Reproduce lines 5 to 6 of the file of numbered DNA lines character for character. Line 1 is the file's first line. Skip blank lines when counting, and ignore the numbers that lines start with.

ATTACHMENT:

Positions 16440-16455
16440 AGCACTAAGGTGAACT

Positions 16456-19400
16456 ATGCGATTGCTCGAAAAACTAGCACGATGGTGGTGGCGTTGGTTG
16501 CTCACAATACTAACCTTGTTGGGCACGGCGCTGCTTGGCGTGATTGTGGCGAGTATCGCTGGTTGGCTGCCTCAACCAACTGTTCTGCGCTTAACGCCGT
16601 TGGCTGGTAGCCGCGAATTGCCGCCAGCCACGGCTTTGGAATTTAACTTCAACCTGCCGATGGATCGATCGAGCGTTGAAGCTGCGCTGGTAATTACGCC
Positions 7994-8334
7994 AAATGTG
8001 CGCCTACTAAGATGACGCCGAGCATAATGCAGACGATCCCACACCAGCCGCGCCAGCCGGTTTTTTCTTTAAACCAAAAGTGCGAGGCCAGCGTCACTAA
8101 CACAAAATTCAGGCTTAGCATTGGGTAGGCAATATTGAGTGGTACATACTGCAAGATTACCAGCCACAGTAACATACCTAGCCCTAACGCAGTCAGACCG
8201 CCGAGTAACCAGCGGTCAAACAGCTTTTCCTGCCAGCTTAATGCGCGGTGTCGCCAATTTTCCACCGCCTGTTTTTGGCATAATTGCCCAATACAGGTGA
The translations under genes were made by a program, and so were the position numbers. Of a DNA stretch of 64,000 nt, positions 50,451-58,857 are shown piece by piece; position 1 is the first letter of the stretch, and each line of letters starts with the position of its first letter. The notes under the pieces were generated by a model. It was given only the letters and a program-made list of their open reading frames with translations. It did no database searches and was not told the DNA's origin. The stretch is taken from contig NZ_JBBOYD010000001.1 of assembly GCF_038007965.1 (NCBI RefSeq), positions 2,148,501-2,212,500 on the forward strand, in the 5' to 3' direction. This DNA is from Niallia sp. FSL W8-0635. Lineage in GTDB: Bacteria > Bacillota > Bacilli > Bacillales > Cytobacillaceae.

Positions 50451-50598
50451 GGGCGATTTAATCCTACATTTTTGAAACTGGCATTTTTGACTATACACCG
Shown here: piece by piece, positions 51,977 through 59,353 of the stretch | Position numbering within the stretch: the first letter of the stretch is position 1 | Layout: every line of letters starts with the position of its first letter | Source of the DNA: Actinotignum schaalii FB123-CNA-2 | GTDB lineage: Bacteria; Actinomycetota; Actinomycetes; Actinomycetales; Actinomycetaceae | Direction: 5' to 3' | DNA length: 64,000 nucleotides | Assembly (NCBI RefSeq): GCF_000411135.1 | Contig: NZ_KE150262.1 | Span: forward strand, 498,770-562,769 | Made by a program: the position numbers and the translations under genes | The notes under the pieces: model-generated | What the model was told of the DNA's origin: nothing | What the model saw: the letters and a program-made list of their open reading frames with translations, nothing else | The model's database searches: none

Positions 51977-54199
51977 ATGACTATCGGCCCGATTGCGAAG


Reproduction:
16501 CTCACAATACTAACCTTGTTGGGCACGGCGCTGCTTGGCGTGATTGTGGCGAGTATCGCTGGTTGGCTGCCTCAACCAACTGTTCTGCGCTTAACGCCGT
16601 TGGCTGGTAGCCGCGAATTGCCGCCAGCCACGGCTTTGGAATTTAACTTCAACCTGCCGATGGATCGATCGAGCGTTGAAGCTGCGCTGGTAATTACGCC